Samsung Electroncs v. UUSI (Fed. Cir. 2019)
In the inter partes review (IPR), the PTAB sided with the patentee UUSI — finding that Samsung had failed to prove the obviousness of UUSI’s U.S. Patent No. 5,796,183. On appeal, however, the Federal Circuit has vacated that decision — holding that the Board’s findings of no motivation-to-combine or reasonable-expectation-of-success were not supported by the evidence.
The patent is directed to multi-point capacitive sensing circuity – the type used for the multi-billion dollar touchscreen market. It’s 1996 priority date situates the invention before a substantial amount of prior art. However, Samsung identified several key prior art references, including U.S. Patent Nos. 5,565,658 (Gerpheide), 5,087,825 (Ingraham), and 5,594,222 (Caldwell).
Obvious by Combination of References: Most often, obviousness is proven with a combination of references that collectively teach the claimed elements. In addition to providing the set of prior art references, the patent challenger must also show that a person of skill in the art (POSITA) would have a “motivation to combine” the references in the way claimed and that such a combination would have a “reasonable expectation of success.”
In KSR v. Teleflex, the Supreme Court explained that the motivation to combine analysis is flexible and not bound to rigid limitations or requirements. The High Court explained: “[I]f a technique has been used to improve one device, and a person of ordinary skill in the art would recognize that it would improve similar devices in the same way, using the technique is obvious unless its actual application is beyond his or her skill.” KSR.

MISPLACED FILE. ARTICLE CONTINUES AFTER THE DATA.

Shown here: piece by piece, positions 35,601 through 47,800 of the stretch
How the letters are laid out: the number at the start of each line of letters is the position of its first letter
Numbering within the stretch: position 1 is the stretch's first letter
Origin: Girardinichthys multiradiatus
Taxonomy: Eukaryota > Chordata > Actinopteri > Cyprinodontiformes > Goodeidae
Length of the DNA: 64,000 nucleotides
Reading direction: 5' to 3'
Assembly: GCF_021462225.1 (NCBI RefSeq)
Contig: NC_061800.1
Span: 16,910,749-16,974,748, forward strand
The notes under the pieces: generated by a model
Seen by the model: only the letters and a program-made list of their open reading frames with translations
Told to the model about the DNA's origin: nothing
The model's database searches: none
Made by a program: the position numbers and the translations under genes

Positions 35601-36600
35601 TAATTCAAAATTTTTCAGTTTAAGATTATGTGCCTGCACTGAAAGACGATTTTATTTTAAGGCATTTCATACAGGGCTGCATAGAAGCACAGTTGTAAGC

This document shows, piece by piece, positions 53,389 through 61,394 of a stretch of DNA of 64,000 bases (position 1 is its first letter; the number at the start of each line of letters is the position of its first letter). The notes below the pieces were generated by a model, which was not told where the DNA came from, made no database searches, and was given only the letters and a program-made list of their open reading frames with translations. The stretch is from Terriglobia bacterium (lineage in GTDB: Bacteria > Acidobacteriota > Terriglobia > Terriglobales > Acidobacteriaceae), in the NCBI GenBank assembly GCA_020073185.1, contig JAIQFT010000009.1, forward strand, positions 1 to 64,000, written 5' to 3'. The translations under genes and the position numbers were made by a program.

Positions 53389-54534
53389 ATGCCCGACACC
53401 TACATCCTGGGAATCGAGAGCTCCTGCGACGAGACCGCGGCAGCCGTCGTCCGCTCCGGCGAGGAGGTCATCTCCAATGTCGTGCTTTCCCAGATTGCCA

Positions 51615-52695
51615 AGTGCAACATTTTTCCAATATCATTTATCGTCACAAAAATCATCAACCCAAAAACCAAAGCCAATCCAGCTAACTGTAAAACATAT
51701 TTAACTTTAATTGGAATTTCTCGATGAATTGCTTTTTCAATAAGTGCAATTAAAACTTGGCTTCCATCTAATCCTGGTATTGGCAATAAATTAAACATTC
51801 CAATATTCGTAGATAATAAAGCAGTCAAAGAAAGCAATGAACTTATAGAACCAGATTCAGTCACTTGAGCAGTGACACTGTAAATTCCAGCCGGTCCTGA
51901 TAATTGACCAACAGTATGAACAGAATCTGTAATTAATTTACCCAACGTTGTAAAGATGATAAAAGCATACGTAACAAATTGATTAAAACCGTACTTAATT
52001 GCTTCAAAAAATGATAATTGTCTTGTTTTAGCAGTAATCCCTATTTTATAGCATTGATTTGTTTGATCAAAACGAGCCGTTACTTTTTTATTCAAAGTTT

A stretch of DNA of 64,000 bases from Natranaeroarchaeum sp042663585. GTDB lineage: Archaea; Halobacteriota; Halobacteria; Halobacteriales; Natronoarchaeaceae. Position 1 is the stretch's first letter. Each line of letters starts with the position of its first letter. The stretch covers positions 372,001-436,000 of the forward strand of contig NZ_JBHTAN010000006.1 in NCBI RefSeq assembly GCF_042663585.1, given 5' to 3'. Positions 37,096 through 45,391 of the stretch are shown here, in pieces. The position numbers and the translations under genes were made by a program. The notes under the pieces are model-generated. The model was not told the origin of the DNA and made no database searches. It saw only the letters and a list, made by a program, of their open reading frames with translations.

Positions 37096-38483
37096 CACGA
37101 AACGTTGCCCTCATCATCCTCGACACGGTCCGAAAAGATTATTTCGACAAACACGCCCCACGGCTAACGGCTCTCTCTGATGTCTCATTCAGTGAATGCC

Here, the PTAB decided to exclude Gerpheide from the analysis because its approach was directed toward single-point capacitive sensing rather the multi-point approach of the patentee. On appeal, the Federal Circuit vacated that holding:
The Board’s categorical rejection of the teachings from a single input device to those of a multi input device is not supportable. . . . Samsung presented uncontested evidence that the combination of Ingraham and Caldwell would experience electrical interference, and Gerpheide taught a way to address electrical interference in capacitive touch devices. The fact that Gerpheide and Ingraham/Caldwell involved different types of capacitive touch devices (single versus multi input) does not undermine the motivation to combine the teachings of Gerpheide with Ingraham/Caldwell since
both devices can experience electrical interference. Gerpheide recognized this as a problem and provided a solution to reduce such interference. Thus, a person of skill in the art would have been motivated to include such a feature from analogous prior art in a multi input capacitive touch pad device (i.e., the device of the Ingraham/Caldwell combination). The Board’s contrary conclusion is not supportable.
With regard to reasonable expectation of success, the Federal Circuit also vacated — primarily holding “that the Board’s implicit claim construction was erroneous.” Here, the Federal Circuit found that the PTAB had unduly narrowed the claim scope and that under the broader scope there may indeed be a reasonable expectation.